Part of TIFF’s inaugural Primetime programme, highlighting the best in international television, the Argentinian eco-thriller Cromo caught my eye immediately. Screening only episodes one, two and eight of the series, the structure of the presentations was as intriguing as the premise itself. While there was much discussion leading up to the festival as to how this would work, the jump was done in a logical and surprisingly coherent way – a trailer of episodes 3 -7 seven was shown to give context without spoiling the central mystery.
Directed by Lucía Puenzo, Nicolás Puenzo and Pablo Fendrik, the twelve part series immediately hits the ground running. While conducting research in the South Pole, Diego (Guillermo Pfening) and his research partner Simon (Germán Palacios) get word that something has happened to Diego’s wife Valentina (Emilia Attias). A fellow scientist, it seems that Valentina had stumbled on a possible environmental crime in the rural swamp town of Corrientes. Covertly running a series of experiments on the town water’s supply, Valentina’s investigation begins to catch the attention of some local poachers who are uncomfortable with the young woman putting her nose where it does not belong. As Diego and Simon race to put the clues together, they start to see how deep the web of lies Valentina uncovered really goes.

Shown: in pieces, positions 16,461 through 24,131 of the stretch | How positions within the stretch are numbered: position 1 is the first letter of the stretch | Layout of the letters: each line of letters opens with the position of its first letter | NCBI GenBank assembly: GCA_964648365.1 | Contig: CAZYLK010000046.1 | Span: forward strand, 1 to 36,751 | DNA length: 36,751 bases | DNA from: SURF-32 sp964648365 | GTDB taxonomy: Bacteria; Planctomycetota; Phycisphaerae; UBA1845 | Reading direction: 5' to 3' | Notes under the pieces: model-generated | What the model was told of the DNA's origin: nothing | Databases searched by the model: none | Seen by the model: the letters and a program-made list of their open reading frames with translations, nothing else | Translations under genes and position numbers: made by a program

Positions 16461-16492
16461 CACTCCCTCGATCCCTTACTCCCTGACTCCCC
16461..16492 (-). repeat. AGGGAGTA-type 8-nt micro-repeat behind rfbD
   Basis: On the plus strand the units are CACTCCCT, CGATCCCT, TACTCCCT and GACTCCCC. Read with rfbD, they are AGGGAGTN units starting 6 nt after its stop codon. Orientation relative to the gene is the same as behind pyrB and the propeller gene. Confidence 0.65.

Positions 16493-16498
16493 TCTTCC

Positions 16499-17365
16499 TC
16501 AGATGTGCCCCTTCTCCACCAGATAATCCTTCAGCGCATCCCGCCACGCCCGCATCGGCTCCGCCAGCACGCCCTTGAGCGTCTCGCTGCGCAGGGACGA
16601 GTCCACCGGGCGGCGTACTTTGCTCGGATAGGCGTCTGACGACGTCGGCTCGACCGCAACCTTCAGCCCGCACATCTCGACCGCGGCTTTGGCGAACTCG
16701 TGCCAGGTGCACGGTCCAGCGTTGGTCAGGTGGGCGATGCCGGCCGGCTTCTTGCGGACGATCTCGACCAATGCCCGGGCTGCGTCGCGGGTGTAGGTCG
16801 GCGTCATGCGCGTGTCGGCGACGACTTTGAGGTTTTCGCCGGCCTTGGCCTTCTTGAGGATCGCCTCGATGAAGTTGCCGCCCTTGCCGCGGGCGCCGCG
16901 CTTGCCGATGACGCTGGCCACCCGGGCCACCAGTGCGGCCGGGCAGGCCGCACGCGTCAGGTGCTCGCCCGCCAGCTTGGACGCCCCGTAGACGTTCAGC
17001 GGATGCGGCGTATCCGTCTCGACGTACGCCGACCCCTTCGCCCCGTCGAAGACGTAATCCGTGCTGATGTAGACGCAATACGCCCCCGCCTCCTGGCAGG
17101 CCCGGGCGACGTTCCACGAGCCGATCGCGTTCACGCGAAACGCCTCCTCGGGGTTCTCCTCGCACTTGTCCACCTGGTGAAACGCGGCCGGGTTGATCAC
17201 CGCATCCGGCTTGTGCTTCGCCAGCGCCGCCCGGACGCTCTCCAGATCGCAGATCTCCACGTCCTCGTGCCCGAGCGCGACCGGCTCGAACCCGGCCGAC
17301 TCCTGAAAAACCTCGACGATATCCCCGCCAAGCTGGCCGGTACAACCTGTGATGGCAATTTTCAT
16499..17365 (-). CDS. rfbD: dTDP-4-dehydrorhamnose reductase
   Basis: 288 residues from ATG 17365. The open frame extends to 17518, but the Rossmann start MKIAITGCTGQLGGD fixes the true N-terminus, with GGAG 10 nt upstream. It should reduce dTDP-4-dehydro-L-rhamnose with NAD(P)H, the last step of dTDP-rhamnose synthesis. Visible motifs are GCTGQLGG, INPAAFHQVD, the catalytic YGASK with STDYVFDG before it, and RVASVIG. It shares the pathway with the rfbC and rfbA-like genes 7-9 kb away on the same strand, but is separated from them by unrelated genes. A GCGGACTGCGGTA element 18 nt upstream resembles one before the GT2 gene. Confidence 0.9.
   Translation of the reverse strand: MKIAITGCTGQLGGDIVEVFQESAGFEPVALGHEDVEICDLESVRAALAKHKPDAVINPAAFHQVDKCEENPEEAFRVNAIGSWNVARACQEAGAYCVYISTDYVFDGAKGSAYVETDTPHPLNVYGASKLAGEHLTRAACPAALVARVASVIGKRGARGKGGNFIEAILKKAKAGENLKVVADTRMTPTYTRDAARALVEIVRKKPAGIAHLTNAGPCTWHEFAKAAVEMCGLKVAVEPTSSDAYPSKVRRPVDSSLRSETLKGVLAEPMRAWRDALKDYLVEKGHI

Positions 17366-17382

Using numerous flashbacks to fill in the trios various time gaps, Cromo is a rather effective and intriguing thriller. The show does a solid job of setting up the characters and keeping their various conflicts at the forefront. While solving the central mystery is an important, the directors are clearly more interested in how the main characters navigate the increasingly dangerous situation they find themselves in. After all they are scientist not professional detectives. If there is any justice, Cromo will hopefully get picked up by a North American distributor and appear either on cable or a streaming service next year. Now that I have taken a sip from Cromo’s corrupt waters, I am eager to quench my thirst some more by drinking up the series in its entirety.
Friday, September 18, 8:45 PM, Scotiabank Theatre
Ticket information can be found at the TIFF website